Thune: Getting 'PHIT'


Speakout

Thanks to better technology, innovative research and greater access to information, Americans are living with more effective tools to help them pursue healthier, more active lives. These technological advancements have made it more affordable for people to own things like wearable fitness devices that help track their physical activity and other health data in real time. And with the swipe of a finger, people are using new digital platforms to find popular fitness routines or healthy recipes, or they can even sign up for a fitness class by simply opening a mobile app.   

Not only has it become trendy to pursue a healthy lifestyle, but social media and other online tools have made it easier for people to connect with audiences and share ideas about how to stay fit, offer advice about how to make healthy decisions, or challenge people to get active. Whether it’s competing with friends and family to see who gets the most steps each day or tracking who completes the most workouts in a week, Americans are becoming more interested in finding new ways to achieve better health results for themselves and their families.

I strongly believe in personal responsibility and individual choices and recognize that when it comes to decisions about fitness and other preventive health routines, cost can be prohibitive for some families. Investing in preventive health is one way Congress can encourage people to make healthier choices and get active, which would help reduce the risk of costly – and sometimes deadly – chronic conditions, like obesity, heart disease, diabetes, and more.

I recently reintroduced a bipartisan bill that would encourage healthier living by treating certain sports and fitness expenses as medical care under the tax code. My bill, the Personal Health Investment Today (PHIT) Act, would allow Americans to use a portion of the money they’ve saved in pre-tax health savings accounts or flexible spending accounts for qualified fitness purchases.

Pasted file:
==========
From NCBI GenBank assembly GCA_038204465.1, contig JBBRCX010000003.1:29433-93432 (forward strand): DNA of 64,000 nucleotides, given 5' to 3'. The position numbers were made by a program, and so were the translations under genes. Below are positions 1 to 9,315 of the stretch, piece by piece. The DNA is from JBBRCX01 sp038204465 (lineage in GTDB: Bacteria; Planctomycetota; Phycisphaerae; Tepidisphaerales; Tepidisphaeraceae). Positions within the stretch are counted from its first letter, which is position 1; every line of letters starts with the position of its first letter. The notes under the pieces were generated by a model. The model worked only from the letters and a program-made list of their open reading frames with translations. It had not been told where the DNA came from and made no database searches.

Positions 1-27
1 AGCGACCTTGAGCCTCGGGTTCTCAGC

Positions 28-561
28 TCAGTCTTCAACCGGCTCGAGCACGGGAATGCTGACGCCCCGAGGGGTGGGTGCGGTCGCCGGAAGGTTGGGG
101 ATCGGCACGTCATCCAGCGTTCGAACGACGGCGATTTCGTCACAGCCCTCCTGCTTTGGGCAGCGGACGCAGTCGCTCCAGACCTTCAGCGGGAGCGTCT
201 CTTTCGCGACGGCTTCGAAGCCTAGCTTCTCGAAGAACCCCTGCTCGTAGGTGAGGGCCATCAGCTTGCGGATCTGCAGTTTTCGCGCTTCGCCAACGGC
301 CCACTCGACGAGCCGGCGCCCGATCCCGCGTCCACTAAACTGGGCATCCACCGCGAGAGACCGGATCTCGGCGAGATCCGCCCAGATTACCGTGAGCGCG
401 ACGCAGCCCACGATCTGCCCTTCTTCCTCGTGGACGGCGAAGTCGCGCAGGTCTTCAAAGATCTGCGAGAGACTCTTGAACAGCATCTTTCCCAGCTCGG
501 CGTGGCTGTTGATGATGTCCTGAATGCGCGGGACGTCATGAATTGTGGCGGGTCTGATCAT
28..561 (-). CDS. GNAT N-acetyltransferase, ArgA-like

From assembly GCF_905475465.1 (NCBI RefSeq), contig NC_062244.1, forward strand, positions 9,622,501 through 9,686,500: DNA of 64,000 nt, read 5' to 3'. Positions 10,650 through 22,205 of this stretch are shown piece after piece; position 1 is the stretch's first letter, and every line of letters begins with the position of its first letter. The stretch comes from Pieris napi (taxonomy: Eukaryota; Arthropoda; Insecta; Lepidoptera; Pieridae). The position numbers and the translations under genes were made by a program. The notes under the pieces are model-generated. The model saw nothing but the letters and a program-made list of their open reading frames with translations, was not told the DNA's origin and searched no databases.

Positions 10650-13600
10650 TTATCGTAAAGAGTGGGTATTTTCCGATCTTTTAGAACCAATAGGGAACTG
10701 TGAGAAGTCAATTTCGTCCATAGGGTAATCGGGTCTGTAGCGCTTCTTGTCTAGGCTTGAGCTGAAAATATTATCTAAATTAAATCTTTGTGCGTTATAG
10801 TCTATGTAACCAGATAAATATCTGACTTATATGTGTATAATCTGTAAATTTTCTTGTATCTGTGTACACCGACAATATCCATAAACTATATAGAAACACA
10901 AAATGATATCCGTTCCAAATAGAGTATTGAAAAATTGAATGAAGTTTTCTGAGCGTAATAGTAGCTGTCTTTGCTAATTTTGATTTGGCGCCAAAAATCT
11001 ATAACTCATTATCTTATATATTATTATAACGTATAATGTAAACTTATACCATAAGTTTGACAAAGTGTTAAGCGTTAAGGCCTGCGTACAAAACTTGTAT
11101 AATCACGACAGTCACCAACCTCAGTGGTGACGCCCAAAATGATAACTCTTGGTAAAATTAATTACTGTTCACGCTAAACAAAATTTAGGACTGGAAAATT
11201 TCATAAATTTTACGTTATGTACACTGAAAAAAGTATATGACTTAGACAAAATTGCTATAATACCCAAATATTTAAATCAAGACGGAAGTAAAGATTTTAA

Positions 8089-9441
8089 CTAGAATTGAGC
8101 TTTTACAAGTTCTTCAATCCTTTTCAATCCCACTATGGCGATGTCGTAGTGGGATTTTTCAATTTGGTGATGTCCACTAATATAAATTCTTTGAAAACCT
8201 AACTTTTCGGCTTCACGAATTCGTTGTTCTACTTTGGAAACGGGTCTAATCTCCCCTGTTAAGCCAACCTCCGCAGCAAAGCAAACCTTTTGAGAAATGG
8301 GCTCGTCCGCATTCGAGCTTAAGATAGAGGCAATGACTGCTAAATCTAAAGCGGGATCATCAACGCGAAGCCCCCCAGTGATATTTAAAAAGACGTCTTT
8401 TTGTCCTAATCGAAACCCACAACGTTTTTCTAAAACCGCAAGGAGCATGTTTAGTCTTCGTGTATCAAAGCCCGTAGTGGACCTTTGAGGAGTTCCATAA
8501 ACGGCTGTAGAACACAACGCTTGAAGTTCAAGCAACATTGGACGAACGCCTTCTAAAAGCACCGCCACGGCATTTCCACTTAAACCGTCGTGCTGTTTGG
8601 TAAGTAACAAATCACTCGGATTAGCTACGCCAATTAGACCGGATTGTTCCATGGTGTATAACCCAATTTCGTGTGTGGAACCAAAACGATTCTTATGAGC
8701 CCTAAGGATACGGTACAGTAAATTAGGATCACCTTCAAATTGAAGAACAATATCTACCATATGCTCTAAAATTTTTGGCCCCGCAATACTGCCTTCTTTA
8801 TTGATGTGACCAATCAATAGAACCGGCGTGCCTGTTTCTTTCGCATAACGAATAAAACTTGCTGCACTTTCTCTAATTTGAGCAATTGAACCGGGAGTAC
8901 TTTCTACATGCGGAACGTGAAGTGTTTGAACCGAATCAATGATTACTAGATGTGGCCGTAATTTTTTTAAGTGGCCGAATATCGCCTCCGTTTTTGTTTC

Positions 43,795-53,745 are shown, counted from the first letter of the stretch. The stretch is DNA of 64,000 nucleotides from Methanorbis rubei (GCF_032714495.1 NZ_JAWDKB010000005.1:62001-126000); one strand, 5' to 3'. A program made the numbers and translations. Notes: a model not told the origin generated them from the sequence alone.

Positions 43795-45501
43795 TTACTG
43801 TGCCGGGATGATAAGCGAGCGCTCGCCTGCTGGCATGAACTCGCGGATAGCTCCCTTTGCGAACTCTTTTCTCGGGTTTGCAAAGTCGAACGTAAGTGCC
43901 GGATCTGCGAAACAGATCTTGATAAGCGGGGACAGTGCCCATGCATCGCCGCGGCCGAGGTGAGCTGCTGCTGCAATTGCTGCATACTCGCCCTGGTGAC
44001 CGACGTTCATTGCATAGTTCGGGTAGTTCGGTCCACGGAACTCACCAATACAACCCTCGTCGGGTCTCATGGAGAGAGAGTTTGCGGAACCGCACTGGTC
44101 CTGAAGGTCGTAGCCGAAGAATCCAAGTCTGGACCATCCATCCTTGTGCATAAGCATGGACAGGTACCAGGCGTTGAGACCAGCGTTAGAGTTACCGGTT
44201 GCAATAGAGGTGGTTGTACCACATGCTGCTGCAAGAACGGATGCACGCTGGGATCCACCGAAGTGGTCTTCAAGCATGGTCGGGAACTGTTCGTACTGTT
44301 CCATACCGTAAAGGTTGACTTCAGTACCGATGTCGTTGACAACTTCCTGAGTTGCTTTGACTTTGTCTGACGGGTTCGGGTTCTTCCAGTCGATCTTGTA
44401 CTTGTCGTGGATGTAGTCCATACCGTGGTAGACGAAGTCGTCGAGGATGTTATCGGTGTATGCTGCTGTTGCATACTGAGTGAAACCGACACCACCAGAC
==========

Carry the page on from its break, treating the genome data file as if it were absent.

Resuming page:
While my bill wouldn’t cover things like a new pair of tennis shoes or athletic wear or fees for a golf or country club, it would allow for the purchase of certain gym memberships and fitness equipment and things like children’s sports league fees and cleats or other gear that might be required for them to participate (up to $250 per item, other than exercise equipment, and total expenses cannot exceed $1,000 for single filers and $2,000 for joint filers each year).

Among the PHIT Act’s advocates are professional athletes like Heisman Trophy winner Herschel Walker, Olympian Carl Lewis, MLB National League MVP Steve Garvey, and NHL all-star Alex Ovechkin, among many others. I’ve had the opportunity to welcome several of them to my office to discuss the PHIT Act and the importance of getting young people, in particular, more involved in physical activity. I’m glad they’re willing to lend their voices to this cause.

My bill is also supported by industries and associations from around the country. “Youth activity is the foundation for an active healthy lifestyle. Cost has become a barrier to youth sports, and PHIT will lower that barrier to give more children the opportunity of a healthy life,” said Tom Cove, president of the Sports and Fitness Industry Association.

Healthy living is already becoming more popular, and we know preventive care is good for us, but I’m hoping that by passing the bipartisan PHIT Act, we can make it more affordable, too.